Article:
Showing posts from 2019

Death of a Hive

Hives do die sometimes, even if you give them the best of care. As I have said in earlier posts, I had two hives one strong and aggressive and one docile and weak. The weak one did eventually die. It didn't happen all at once, it was more of a progression. I will detail that progression in this post. I first noticed that some of the bees in the weak hive had DWV, Deformed Wing Virus. As pictured here.    I treated both hives with Apivar strips and talked with others that said the hive should be ok. DWV is one of the main diseases that honey bees get from the varroa mites. If wide spread the hive will not be able to provide for and itself and die. I next noticed strange looking brood cells in the weak hive compared to my strong hive. See below the left is good brood the right is all droan brood. The worker bee brood is flat across the top and the droan brood is humped up. Droans are the males and are only needed for mating. They do no work in the hive like the female wo

Preparing for the Winter

Our bees are getting ready for the winter. Kicking out the drones and keeping the queen warm.  I reduced the size of the opening and put a bottom board on.  During the winter the bees will cluster around the queen and on the brood keeping keeping them warm through the winter. They will keep the temp around 90 to 95 degrees. I have left a super (6 5/8" box) with honey in it for the bees to eat during the winter. My goal is to keep them alive and healthy through the winter.

Coming in for a landing

Coming in for a landing!! I have continued to notice the aggressive bees bunching up on the outside of the hive trying to get in to deposit their pollen and nectar.  Everything that the bees collect they collect for their own consumption. We actually steal from them.  The pollen is their protein source and the nectar, which they turn into honey is their carbohydrate source. They need lots of carbs since they must visit about 2 million flowers to produce 1 pound of honey.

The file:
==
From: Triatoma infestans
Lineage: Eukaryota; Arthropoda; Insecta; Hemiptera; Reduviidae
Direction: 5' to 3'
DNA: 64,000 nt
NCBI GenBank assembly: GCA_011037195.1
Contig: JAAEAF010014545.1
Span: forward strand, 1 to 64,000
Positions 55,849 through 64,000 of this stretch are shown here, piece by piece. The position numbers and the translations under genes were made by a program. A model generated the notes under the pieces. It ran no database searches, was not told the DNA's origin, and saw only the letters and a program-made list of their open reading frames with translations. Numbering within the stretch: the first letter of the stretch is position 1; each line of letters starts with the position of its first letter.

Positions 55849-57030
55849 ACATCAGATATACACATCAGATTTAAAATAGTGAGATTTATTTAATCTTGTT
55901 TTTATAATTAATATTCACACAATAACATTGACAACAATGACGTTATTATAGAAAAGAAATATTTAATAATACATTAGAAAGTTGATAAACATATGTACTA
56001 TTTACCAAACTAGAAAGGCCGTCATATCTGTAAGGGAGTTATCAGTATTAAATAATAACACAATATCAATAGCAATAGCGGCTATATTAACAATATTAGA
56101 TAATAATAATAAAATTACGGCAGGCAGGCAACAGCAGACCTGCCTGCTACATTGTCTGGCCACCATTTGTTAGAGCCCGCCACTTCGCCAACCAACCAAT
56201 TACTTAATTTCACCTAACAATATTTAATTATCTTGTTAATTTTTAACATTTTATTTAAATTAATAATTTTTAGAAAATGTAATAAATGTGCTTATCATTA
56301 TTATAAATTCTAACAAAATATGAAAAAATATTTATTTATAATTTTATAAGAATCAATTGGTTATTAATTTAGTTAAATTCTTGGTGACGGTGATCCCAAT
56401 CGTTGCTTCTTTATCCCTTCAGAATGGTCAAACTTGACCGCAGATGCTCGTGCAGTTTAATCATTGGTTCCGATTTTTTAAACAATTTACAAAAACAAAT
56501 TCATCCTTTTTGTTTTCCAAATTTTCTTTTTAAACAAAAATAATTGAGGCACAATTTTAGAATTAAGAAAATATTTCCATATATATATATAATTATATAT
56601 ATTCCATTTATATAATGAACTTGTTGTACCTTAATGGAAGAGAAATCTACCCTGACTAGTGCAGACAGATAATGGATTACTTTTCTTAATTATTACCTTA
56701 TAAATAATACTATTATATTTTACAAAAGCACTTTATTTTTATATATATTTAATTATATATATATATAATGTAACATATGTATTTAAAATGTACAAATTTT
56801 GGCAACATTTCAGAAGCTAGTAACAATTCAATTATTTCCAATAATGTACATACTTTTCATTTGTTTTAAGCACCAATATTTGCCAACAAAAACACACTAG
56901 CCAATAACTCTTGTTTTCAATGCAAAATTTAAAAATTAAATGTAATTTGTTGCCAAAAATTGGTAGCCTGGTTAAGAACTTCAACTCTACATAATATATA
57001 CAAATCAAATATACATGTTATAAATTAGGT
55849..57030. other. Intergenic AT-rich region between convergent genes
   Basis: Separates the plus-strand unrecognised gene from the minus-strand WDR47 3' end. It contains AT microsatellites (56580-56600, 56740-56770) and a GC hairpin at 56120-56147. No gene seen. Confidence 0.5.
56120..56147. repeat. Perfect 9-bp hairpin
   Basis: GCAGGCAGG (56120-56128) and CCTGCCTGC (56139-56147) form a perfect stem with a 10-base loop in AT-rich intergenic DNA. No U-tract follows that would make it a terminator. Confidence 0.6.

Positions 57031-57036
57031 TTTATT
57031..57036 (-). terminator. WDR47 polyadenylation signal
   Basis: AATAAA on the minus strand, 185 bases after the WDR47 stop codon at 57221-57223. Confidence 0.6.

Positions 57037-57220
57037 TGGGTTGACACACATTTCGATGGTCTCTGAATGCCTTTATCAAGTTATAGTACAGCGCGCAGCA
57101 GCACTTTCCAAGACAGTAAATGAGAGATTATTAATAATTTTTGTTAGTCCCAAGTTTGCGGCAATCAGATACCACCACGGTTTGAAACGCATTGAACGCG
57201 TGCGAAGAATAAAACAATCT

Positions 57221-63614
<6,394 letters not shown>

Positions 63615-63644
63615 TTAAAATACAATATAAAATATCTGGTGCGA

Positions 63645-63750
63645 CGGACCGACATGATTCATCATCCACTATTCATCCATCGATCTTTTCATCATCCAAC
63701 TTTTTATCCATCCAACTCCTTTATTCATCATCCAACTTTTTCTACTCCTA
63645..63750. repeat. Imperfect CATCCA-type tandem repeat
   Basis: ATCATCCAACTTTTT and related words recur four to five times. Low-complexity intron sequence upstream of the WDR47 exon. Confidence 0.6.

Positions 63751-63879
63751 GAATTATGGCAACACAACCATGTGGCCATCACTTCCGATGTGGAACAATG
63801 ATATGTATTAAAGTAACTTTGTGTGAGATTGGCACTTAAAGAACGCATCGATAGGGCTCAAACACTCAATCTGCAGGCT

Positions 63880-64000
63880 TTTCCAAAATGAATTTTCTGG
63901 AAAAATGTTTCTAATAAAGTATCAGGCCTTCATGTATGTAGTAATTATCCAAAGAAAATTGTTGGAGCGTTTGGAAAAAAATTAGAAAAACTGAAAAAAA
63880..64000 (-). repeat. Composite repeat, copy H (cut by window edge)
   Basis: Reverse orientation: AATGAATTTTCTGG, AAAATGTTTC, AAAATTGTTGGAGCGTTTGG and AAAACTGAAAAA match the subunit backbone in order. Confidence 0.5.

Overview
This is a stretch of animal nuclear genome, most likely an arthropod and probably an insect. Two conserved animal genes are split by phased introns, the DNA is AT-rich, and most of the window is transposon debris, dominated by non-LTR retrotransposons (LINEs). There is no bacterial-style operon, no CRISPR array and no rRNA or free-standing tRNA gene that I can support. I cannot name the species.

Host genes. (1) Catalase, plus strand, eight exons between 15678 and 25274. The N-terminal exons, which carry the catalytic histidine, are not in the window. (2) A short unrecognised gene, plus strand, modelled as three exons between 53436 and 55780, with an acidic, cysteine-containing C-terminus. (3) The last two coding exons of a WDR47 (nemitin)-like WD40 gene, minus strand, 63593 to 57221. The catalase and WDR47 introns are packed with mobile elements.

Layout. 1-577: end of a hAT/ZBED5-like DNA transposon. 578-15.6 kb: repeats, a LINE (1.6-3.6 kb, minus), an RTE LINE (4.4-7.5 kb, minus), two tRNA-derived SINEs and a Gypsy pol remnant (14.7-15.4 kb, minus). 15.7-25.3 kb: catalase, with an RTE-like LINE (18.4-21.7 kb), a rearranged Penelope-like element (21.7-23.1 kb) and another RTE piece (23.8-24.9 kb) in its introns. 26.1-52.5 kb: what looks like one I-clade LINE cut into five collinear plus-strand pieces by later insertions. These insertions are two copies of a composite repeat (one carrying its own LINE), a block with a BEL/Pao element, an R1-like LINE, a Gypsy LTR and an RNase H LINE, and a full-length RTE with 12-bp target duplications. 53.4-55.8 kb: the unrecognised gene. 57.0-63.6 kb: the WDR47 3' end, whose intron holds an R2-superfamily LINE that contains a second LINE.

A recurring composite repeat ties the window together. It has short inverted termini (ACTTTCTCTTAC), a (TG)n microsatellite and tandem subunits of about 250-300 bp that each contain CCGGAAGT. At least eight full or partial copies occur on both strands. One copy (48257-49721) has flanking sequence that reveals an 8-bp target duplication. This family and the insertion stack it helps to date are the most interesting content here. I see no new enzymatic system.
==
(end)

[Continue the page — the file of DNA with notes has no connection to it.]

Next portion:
Hives are building up

Hives are building up on this beautiful Spring Sunday! From day one when I installed my packages I noticed that the two packages had very different personalities. One package was very docile and lethargic, while the other was very aggressive. I have noticed that the aggressive hive was producing more brood that the more docile one. The aggressive hive also stung me once for no reason, I was just standing near them. What I have learned is that bees take on the personality of their queen. 

Successful Package Installations

Successful Package Installations Two new packages installed for the 2019 season. Hope these girls do well. I am new to bee keeping and was planning on starting with just one hive, but was encouraged by veterans of bee keeping to have two so that I can compare. I started by reading some books on bee keeping like "Storey's Guide to Keeping Honey Bees" and "First Lessons in Beekeeping". I then signed up for a bee keeping class at a local bee supply store near my home, "The Carolina Bee Co.". This class gave me valuable information and connected me to other bee enthusiast, as well as giving me a discount on my bee packages. Speaking of bee packages there are two ways to get bees. Either a package   that comes in a box shown below with bees, a can with sugar water for them to eat on the way and a queen in her little box inside the big one. The queen bx contains some workers to aid her her and a cork with a candy stopper at one end. To introduce th